42 views3 pages
2 Nov 2010
School
Department
Course
Professor
L02 - Imperialism
What is imperialism?
- fundamental extension/change
- Edward Sied - Orientalism - relationship with the "Other"
- Benedict Anderson - if you want to look at where the birth of nationalism -- look at
colonies (when people leave their homes to colonies, they only exist as a national subject)
-- underclasses experience a position of power where they are unable to experience in the
sphere of a nation state
* key dynamics of change
* America's informal empire
* immense lost of influence
- highest stage of capitalism
- colonialism: earlier period, involves the use of colonists and placing them on territory
- imperialists: does not have to involve the use of institutions, administering personnel on
the ground (tariffs, customs); can be formal/informal process
European expansion, 1880 - 1914
- national expansion on the continent: Russia and Austria-Hungary
- scramble for Africa: the Berlin Conference (1884 - 1885), Fashoda (1898), Boer War (1899
- 1902)
- Belgium -- Congo
- Great Britain, 4 million sq miles of territory, 66 million people
- France, 3 million sq miles 26 million people
- Germany, 13 million people
- continental dynamic
Why Empire, or what's "new" about the "new imperialism"?
- reasons for Empire: 1, cultural; 2, economic; 3, political
- ideology of Empire: racism and Social Darwinism
- territory in the Balkans shift back and forth (form and break up)
- Great Powers do not want Russia to get near Constantinople (control over the straits over
Black Sea)
- Bismarck goes into war with France and captures territory of Alsace-Lorraine (most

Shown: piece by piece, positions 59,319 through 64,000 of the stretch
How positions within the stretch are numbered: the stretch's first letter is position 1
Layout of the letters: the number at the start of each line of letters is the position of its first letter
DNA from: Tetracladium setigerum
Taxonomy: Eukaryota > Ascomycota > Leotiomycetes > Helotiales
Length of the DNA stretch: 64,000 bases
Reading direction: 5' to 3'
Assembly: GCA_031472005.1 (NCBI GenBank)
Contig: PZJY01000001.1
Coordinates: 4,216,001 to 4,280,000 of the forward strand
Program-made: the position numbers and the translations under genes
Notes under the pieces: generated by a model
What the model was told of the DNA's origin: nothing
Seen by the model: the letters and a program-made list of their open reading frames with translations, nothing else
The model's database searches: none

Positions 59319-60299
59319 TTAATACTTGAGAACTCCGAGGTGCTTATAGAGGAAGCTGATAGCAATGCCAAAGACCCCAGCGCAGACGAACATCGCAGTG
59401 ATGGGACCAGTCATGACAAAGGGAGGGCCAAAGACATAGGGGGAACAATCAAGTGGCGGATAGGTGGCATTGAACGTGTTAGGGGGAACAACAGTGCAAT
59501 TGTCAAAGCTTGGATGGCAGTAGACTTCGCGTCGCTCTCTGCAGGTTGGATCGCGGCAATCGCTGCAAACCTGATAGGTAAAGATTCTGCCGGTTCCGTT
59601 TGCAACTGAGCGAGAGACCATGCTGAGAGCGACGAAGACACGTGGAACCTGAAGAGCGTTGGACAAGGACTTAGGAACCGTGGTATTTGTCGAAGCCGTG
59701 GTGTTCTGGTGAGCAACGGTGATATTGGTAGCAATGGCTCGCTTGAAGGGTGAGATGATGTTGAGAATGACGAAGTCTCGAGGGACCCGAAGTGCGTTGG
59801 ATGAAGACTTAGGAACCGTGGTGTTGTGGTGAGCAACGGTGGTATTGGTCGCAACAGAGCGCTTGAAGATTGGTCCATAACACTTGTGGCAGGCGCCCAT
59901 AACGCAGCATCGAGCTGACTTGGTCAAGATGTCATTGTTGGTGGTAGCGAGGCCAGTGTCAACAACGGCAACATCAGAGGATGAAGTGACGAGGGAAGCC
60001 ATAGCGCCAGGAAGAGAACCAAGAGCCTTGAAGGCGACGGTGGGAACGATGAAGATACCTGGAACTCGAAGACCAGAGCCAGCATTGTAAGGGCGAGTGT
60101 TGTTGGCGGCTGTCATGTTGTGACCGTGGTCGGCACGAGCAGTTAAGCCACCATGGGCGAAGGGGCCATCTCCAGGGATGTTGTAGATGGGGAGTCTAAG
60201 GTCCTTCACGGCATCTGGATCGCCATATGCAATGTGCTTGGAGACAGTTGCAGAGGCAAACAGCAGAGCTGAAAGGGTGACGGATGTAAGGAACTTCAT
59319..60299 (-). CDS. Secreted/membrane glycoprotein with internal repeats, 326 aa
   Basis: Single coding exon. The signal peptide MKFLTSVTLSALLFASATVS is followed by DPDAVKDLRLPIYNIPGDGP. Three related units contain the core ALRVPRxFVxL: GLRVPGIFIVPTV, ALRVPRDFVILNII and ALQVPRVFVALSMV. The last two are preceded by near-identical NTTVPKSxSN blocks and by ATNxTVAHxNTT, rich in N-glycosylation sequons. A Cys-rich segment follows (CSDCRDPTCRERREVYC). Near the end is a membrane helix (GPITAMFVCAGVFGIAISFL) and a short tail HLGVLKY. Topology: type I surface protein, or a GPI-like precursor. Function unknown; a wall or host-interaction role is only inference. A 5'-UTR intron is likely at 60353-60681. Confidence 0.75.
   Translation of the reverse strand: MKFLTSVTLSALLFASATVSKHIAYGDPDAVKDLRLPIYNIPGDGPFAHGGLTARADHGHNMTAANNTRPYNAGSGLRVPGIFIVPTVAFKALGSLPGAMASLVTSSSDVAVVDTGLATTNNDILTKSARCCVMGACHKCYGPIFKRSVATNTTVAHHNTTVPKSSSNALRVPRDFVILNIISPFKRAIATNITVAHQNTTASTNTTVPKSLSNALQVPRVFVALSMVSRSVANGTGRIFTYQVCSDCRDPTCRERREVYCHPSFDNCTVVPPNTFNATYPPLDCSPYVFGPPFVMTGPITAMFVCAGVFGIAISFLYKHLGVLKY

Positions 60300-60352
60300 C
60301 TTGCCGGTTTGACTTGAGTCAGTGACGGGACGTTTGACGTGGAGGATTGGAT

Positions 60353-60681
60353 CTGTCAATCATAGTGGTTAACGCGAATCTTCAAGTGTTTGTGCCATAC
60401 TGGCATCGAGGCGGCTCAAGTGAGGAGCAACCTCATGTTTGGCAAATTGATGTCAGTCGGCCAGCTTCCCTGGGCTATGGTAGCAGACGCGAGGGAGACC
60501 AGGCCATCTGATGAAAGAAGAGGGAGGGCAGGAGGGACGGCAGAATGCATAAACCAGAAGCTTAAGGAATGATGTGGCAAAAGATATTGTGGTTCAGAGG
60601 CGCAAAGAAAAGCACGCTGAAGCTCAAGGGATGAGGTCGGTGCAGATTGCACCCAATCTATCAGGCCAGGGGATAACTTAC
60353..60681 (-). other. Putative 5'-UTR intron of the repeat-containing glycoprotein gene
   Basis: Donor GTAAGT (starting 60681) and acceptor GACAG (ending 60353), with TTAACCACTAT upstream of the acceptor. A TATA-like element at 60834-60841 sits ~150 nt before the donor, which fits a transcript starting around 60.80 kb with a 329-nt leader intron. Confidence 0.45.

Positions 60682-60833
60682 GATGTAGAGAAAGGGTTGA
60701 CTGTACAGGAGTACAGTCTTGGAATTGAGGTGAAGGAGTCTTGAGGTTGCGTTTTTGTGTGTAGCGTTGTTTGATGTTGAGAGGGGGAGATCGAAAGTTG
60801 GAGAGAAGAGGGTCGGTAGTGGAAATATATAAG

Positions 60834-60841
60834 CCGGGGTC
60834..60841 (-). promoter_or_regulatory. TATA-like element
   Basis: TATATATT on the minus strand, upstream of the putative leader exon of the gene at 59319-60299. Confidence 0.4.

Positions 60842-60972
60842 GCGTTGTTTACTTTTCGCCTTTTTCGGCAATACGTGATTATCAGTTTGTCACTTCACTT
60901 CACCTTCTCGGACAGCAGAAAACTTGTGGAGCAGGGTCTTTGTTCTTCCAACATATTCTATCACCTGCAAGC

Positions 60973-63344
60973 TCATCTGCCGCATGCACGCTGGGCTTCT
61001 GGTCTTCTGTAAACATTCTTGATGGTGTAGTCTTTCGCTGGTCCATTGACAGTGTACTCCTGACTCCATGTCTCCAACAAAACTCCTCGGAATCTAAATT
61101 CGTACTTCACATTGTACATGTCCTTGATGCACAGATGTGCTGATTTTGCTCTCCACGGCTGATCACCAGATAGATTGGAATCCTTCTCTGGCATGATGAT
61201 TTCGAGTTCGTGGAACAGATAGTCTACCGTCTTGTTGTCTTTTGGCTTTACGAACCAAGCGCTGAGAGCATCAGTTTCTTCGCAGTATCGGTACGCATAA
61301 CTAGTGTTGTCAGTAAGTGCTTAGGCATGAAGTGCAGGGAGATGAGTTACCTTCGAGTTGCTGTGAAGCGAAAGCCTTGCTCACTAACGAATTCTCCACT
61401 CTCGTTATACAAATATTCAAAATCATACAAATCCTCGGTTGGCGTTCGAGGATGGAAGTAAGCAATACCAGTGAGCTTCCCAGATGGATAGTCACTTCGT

industrialized/rich regions)
- Italy feels as if it's being pushed up as Tunisia is invaded by France (Meditarranean is
becoming 'stolen')
- British in Egypt (Suez canal, built by the French, for profit generating) - 1875 becomes a
shareholder
- 1882 British enters Egypt
- Belgium acquires Congo - Henry Stanley (Congo River, and the Niger)
-- establish treaty to only trade
-- opens up Central Africa
- British took the cape - most important part to get to India
Berlin Conference - 1884 - 1885
- Bismarck does not care for colonies at all, only for Europe
- fought 4 wars
- only maintaining what he had in Europe
- Bismarck expands on where colonies were already established to frustrate the rest of the
www.notesolution.com
Unlock document

This preview shows page 1 of the document.
Unlock all 3 pages and 3 million more documents.

Already have an account? Log in

Document Summary

Edward sied - orientalism - relationship with the other Benedict anderson - if you want to look at where the birth of nationalism -- look at colonies (when people leave their homes to colonies, they only exist as a national subject) - underclasses experience a position of power where they are unable to experience in the sphere of a nation state. Colonialism: earlier period, involves the use of colonists and placing them on territory. Imperialists: does not have to involve the use of institutions, administering personnel on the ground (tariffs, customs); can be formal/informal process. National expansion on the continent: russia and austria-hungary. Scramble for africa: the berlin conference (1884 - 1885), fashoda (1898), boer war (1899. Great britain, 4 million sq miles of territory, 66 million people. France, 3 million sq miles 26 million people. Reasons for empire: 1, cultural; 2, economic; 3, political. Ideology of empire: racism and social darwinism.

Get access

Grade+20% OFF
$8 USD/m$10 USD/m
Billed $96 USD annually
Grade+
Homework Help
Study Guides
Textbook Solutions
Class Notes
Textbook Notes
Booster Class
40 Verified Answers
Class+
$8 USD/m
Billed $96 USD annually
Class+
Homework Help
Study Guides
Textbook Solutions
Class Notes
Textbook Notes
Booster Class
30 Verified Answers